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APA · Chicago · MLA · Vancouver · CSE | Export to Zotero / EndNote / Reference Manager

APA (6th Edition):

Mazloom, Y. (2018). I Am a Magic Carpet: Life in a Liminal Space. (Thesis). University of Colorado. Retrieved from https://scholar.colorado.edu/art_mfa/12

Note: this citation may be lacking information needed for this citation format:
Not specified: Masters Thesis or Doctoral Dissertation

Chicago Manual of Style (16th Edition):

Mazloom, Yasmin. “I Am a Magic Carpet: Life in a Liminal Space.” 2018. Thesis, University of Colorado. Accessed October 23, 2020. https://scholar.colorado.edu/art_mfa/12.

Note: this citation may be lacking information needed for this citation format:
Not specified: Masters Thesis or Doctoral Dissertation

MLA Handbook (7th Edition):

Mazloom, Yasmin. “I Am a Magic Carpet: Life in a Liminal Space.” 2018. Web. 23 Oct 2020.

Vancouver:

Mazloom Y. I Am a Magic Carpet: Life in a Liminal Space. [Internet] [Thesis]. University of Colorado; 2018. [cited 2020 Oct 23]. Available from: https://scholar.colorado.edu/art_mfa/12.

Note: this citation may be lacking information needed for this citation format:
Not specified: Masters Thesis or Doctoral Dissertation

Council of Science Editors:

Mazloom Y. I Am a Magic Carpet: Life in a Liminal Space. [Thesis]. University of Colorado; 2018. Available from: https://scholar.colorado.edu/art_mfa/12

Note: this citation may be lacking information needed for this citation format:
Not specified: Masters Thesis or Doctoral Dissertation


University of Exeter

3. Wickham, Philip John. British situation comedy and "the culture of the New Capitalism".

Degree: PhD, 2013, University of Exeter

This study examines British television situation comedy over the last fifteen years and analyses the genre as part of a discourse about the nature of modernity. In this period globalisation, technology and the rapid reassessment of formerly established social structures have created new modes of everyday existence that represent significant changes to people’s lives. The thesis argues that contemporary sitcoms address these shifts in social understanding and anxieties about contemporary British life. A wide range of texts are discussed, four in particular detail; Peep Show, Love Soup, Saxondale and Home Time; which explicitly try to form a dialogue with their audience about living in modernity. The thesis largely takes a methodological approach from Television Studies, referencing scholars from the discipline, in particular John Ellis’s concepts of “working through” and employing a significant amount of textual analysis. Chapter two looks at the context of television in this changing world and chapter three analyses how sitcom as a genre has redefined its forms. Chapter four identifies the importance of ‘tone’ in comedy and analyses how modernity demands new modes of address for comedy to meet the expectations of its audience. The study demonstrates how texts balance new approaches with continuities drawn from the existing sitcom tradition. In order to interrogate the nature of social change and its effects, chapter one engages with the work of a number of social theorists. In particular it analyses the recent writings of Richard Sennett and Zygmunt Bauman, who identify contemporary life as “the culture of the new capitalism” and “liquid modernity” respectively. They consider how such change might affect how individuals feel about themselves and their place in society. Throughout, the thesis demonstrates how this work might be applied to the study of sitcom and combines social theory with a detailed analysis of this television form in transformation, arguing that sitcom remains a resonant site for audiences to participate in a productive discourse about how we live today.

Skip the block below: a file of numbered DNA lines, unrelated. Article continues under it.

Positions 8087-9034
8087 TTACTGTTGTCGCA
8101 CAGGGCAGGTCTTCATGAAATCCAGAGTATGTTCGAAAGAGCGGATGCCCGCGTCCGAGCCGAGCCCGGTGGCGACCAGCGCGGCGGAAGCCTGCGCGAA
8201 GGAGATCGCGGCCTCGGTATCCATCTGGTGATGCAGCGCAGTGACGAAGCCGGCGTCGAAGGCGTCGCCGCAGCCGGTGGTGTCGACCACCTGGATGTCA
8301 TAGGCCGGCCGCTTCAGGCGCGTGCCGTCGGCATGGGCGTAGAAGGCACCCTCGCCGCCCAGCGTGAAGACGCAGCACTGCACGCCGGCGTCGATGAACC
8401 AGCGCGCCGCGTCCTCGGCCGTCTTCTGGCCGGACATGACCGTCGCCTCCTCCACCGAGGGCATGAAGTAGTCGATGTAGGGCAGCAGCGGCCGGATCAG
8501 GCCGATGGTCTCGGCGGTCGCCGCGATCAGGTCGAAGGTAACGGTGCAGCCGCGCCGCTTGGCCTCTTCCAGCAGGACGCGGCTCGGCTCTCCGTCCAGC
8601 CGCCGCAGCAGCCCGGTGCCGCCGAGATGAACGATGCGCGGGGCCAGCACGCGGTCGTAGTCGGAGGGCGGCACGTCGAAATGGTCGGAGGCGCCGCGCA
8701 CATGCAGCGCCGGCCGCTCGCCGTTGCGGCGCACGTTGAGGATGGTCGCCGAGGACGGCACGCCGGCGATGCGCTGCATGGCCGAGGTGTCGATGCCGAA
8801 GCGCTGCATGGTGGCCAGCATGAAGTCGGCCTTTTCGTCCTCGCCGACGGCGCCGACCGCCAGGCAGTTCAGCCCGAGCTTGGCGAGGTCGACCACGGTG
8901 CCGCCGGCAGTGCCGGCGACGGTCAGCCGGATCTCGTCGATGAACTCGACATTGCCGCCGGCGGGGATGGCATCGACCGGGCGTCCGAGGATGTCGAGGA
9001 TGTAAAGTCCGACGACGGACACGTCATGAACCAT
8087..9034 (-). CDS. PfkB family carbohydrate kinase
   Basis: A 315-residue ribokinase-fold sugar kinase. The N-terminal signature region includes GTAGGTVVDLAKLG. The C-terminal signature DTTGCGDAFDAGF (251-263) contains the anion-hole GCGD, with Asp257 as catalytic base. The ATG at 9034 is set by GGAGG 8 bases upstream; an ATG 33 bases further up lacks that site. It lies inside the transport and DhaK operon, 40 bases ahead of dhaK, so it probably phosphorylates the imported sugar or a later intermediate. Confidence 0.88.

Subjects/Keywords: 791.45; television; sitcom; modernity; comedy; contemporary Britain; Richard Sennett; Zygmunt Bauman; Peep Show

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APA · Chicago · MLA · Vancouver · CSE | Export to Zotero / EndNote / Reference Manager

APA (6th Edition):

Wickham, P. J. (2013). British situation comedy and "the culture of the New Capitalism". (Doctoral Dissertation). University of Exeter. Retrieved from http://hdl.handle.net/10871/8983

Chicago Manual of Style (16th Edition):

Wickham, Philip John. “British situation comedy and "the culture of the New Capitalism".” 2013. Doctoral Dissertation, University of Exeter. Accessed October 23, 2020. http://hdl.handle.net/10871/8983.

MLA Handbook (7th Edition):

Wickham, Philip John. “British situation comedy and "the culture of the New Capitalism".” 2013. Web. 23 Oct 2020.

Vancouver:

Wickham PJ. British situation comedy and "the culture of the New Capitalism". [Internet] [Doctoral dissertation]. University of Exeter; 2013. [cited 2020 Oct 23]. Available from: http://hdl.handle.net/10871/8983.

Council of Science Editors:

Wickham PJ. British situation comedy and "the culture of the New Capitalism". [Doctoral Dissertation]. University of Exeter; 2013. Available from: http://hdl.handle.net/10871/8983